Dmed’s NephroFlow device is as effective for ultrasound dilution (UD) for vascular access (VA) as existing devices such as the Transonic VA flow measurement technology, according to a Spanish study comparing the two led by Jose L Merino (Hospital University del Henares, Madrid, Spain) and published in the Journal of Vascular Access (JVA). NephroFlow meets the standard set by Transonic and demanded by current Spanish guidelines for UD-based assessment of the complication risks associated with arteriovenous fistula (AVF) for haemodialysis (HD).
The study was conducted with 44 patients with a mean age of 67 ± 12 years who had been on VA for at least three consecutive months. Patients were studied on the second day of their HD if they received three or more sessions, or the first day of the week if they received two. The sample size was calculated to be the smallest one required to offer the possibility of statistically significant results on the use of NephroFlow compared to Transonic. For NephroFlow, 80% of patients were measured at least twice while over half were measured at least twice for Transonic.
It was found that the mean flow for Transonic was 1222±805 ml/min while for NephroFlow it was 1252±975 ml/min. The authors described this as a representing a result “comparable to the accepted gold standard method” for VA flow surveillance. They claim that, upon review of other studies, “there is no method with better evidence than classic UD methods for VA surveillance.” Other methods such as duplex ultrasonography (DUS), they argue, take longer to achieve a measurement, as suggested for DUS in the study of Karava et al. The “speed for measurement could be a favourable aspect of the NephroFlow method,” they added.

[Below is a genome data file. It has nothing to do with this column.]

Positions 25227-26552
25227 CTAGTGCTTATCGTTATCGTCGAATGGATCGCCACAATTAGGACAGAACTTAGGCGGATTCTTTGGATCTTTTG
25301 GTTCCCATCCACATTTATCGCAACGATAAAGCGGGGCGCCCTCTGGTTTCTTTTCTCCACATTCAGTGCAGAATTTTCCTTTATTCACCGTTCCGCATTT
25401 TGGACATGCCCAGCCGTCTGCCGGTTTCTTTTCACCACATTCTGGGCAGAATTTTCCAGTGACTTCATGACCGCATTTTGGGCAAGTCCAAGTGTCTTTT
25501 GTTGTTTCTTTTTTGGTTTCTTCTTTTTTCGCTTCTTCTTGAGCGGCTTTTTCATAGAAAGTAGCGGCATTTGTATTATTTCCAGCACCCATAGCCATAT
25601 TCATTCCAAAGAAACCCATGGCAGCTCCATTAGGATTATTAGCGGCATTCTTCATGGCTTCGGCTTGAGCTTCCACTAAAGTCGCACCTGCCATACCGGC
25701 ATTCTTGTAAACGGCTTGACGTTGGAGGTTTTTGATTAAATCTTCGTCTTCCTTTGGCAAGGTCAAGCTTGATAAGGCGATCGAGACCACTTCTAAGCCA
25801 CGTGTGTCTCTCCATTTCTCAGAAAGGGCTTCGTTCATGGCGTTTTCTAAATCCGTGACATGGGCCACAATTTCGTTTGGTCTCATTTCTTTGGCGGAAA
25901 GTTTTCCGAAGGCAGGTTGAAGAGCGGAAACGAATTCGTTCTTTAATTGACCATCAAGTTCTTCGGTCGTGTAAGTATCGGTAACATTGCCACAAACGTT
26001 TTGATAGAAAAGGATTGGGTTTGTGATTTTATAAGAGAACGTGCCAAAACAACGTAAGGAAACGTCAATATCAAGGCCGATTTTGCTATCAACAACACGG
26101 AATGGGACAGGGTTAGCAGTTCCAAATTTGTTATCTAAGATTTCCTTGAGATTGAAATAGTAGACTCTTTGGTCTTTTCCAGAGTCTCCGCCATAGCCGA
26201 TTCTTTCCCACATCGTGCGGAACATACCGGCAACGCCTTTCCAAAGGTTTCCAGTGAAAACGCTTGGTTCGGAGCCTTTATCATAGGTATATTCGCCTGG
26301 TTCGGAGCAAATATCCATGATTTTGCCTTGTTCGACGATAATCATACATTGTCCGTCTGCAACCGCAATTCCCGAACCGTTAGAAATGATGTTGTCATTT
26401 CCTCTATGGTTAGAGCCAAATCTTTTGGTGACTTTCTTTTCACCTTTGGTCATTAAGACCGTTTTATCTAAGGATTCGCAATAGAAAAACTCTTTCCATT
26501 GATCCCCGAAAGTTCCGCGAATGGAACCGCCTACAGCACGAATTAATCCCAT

Despite their conclusions broadly corroborating those of similar studies on UD methods for measuring VA, the authors were keen to note several limitations to their own. There were comparatively few patients involved in the study, and they were not all available for more than two measurements, limiting the authors’ ability to measure VA flow. Additionally, they noted that the study took place at one centre and, “although the conditions were intended to be as constant as possible these could influence the results.”
With all this considered, the authors maintained that “as far as we know, this is the first study comparing both methods [of UD assessment of VA].” They concluded by suggesting that the NephroFlow device “could be applied in the surveillance of VA in the detection of VA at risk, as recommended by the [Spanish] guidelines.”
Speaking exclusively to Renal Interventions, Merino supplemented this conclusion by saying that “we continue to use the device in our daily routine and its speed allows us to optimize nursing times. Although several guidelines question the benefit of routine surveillance, the GEMAV Guidelines and we believe low-cost and easily applicable devices can improve vascular access survival.”